On Monday, President Obama nominated former Ohio AG Richard Cordray to head the Consumer Financial Protection Bureau. The CFPB, which was created by the Dodd-Frank Act, launched yesterday without a director and so far without any of the reforms enacted by lawmakers.
Sen. Richard Shelby commemorated the launch with an op-ed in the Wall Street Journal reiterating his May 5th promise — joined by 43 other senators — to oppose any nominee to lead the bureau until the Dodd-Frank law is amended. According to Senator Shelby, the CFPB is “the most powerful yet unaccountable bureaucracy in the federal government,” and needs to be accountable to the American people. “Unless Congress enacts reform,” says Shelby, “it is only a matter of time before this concentration of power is abused or misused to the detriment of American businesses and consumers.”
Senator Shelby’s criticism echoes the arguments made by Boyden Gray in this Washington Post op-ed, which is a summary of this Federalist Society white paper in which Gray outlines Dodd-Frank’s constitutional defects. According to Gray, Dodd-Frank “created a structure of almost unlimited, unreviewable and sometimes secret bureaucratic discretion, with no constraints on concentration – a breakdown of the separation of powers, which were created to guard against the exercise of arbitrary authority.” With regard to the CFPB, which “has the authority to implement and enforce all consumer-related laws involving finance and credit,” he maintains that it is constitutionally defective because it “does not have an internal structural check, and escapes both presidential and congressional oversight.”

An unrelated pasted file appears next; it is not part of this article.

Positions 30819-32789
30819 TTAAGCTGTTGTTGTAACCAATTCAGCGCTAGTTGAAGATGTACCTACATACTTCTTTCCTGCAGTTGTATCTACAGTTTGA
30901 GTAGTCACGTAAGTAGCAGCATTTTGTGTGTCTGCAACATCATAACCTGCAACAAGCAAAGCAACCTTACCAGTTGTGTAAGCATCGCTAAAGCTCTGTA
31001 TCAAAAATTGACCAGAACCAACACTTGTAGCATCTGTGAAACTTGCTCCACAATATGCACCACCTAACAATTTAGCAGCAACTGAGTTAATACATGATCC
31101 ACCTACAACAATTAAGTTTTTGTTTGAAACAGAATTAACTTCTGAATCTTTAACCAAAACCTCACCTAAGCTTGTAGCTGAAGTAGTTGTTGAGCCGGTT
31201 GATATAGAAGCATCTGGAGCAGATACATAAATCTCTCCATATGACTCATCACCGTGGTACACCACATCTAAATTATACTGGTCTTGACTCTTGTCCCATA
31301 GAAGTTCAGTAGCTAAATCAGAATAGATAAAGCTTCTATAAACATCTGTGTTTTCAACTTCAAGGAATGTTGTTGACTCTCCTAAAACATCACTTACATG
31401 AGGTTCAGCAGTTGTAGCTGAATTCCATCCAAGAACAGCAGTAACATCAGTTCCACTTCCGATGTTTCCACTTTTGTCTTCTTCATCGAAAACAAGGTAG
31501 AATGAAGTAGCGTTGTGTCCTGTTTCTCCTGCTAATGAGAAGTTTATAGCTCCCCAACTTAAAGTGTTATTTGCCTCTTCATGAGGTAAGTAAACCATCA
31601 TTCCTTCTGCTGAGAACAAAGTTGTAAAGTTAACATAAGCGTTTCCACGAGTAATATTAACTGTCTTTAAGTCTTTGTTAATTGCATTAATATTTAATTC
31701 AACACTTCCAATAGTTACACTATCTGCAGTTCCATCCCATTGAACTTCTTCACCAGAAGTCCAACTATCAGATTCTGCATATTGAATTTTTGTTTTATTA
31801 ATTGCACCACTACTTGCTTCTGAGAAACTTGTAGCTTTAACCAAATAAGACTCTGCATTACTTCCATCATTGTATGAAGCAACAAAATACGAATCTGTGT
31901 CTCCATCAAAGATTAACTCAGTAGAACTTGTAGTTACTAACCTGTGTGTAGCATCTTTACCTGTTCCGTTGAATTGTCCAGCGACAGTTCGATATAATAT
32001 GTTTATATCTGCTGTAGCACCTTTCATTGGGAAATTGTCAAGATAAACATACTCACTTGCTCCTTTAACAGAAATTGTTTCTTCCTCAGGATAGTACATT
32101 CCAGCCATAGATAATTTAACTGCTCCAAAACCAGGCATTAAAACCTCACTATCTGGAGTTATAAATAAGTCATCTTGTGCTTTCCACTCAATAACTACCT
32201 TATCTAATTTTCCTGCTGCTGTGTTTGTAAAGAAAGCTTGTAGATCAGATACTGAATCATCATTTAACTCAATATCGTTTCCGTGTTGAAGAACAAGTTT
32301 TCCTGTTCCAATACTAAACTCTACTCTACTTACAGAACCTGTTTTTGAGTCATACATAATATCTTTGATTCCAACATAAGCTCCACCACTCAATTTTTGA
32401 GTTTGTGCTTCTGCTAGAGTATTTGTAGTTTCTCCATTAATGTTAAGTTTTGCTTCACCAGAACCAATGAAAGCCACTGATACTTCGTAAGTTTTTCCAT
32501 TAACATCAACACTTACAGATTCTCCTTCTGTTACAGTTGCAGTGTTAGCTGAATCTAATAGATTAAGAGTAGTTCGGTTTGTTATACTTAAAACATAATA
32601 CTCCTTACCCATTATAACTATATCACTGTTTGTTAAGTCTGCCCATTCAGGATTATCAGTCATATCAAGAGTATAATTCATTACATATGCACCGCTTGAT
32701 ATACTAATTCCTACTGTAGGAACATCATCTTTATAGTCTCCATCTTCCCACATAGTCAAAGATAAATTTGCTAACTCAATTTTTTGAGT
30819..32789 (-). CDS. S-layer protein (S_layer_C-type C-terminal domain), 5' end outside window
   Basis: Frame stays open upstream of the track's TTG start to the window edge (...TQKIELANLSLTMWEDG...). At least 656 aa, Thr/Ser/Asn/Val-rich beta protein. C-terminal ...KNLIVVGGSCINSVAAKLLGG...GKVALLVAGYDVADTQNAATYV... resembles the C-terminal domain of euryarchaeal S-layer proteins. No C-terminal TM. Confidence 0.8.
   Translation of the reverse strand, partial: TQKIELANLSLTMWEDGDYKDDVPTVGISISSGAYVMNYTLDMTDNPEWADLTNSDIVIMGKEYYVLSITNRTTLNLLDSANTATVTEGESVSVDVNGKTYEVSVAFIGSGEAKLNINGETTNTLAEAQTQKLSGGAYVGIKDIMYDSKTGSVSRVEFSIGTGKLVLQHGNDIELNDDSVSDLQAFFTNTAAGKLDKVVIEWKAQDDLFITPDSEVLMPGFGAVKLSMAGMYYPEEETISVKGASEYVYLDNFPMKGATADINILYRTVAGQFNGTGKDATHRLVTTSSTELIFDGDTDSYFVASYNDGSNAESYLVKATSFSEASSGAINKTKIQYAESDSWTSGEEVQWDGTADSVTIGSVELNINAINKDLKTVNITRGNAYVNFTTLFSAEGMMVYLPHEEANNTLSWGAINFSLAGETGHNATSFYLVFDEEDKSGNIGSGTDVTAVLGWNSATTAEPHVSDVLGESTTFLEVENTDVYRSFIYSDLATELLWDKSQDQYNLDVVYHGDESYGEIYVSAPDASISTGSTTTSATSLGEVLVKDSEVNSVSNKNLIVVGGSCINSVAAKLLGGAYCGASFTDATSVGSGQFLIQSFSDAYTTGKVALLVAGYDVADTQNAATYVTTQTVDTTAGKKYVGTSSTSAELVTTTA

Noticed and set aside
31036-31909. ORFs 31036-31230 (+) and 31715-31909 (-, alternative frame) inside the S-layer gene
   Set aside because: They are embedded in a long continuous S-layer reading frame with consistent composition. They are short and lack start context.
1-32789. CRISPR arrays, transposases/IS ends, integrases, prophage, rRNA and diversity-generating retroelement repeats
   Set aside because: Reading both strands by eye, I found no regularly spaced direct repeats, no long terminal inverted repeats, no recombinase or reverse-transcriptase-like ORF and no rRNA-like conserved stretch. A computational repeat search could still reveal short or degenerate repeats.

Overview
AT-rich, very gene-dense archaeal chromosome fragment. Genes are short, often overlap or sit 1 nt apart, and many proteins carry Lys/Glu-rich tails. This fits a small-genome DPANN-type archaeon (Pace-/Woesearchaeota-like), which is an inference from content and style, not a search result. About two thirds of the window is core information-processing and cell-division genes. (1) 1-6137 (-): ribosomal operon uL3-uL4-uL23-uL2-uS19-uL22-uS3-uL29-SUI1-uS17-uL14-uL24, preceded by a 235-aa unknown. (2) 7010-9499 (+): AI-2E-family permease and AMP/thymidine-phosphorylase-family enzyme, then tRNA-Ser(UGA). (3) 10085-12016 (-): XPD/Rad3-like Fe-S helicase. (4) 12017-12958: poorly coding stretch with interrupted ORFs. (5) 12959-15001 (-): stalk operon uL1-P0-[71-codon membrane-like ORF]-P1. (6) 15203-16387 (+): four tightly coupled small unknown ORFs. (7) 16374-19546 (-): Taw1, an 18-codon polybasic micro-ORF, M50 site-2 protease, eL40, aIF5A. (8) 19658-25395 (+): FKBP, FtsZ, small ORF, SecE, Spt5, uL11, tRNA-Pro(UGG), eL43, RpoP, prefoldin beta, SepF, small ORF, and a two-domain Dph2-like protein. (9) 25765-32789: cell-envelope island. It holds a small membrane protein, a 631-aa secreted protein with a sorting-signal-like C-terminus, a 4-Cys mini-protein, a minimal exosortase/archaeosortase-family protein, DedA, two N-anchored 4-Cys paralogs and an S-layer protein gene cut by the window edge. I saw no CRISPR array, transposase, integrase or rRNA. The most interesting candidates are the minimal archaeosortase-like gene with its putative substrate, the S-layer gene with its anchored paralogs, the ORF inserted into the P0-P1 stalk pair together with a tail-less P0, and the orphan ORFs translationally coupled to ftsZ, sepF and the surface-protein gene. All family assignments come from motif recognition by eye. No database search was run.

Kudos to Senator Shelby for forcing public officials, opinion leaders, and the American people to focus on the structural threat rather than the individual threat of any single nominee. As friendly as Cordray might be with trial lawyers, or as anxious as he might be to become the nation’s Wall Street Police Chief, Dodd-Frank and the CFPB are emblematic of a much greater problem: the inability of public officials to find solutions to complex problems without resorting to the core progressive impulse of centralization.
The financial industry is complex. Naturally, the architects of Dodd-Frank and the CFPB thought the only way to solve problems in that industry — real and perceived — was to create a legal and regulatory regime that was even more complex. In the process, they used the same playbook they used with Obamacare: centralize, ignore structural divisions of power in our system of government, and subordinate the input of the American people to the big plans of “independent” agents. As nice as she is, I don’t think American life would be better, or consistent with our constitutional structure, if it were engineered by a dozen Elizabeth Warrens. But — as TR famously declared — “to hell with the Constitution when the people want coal,” right?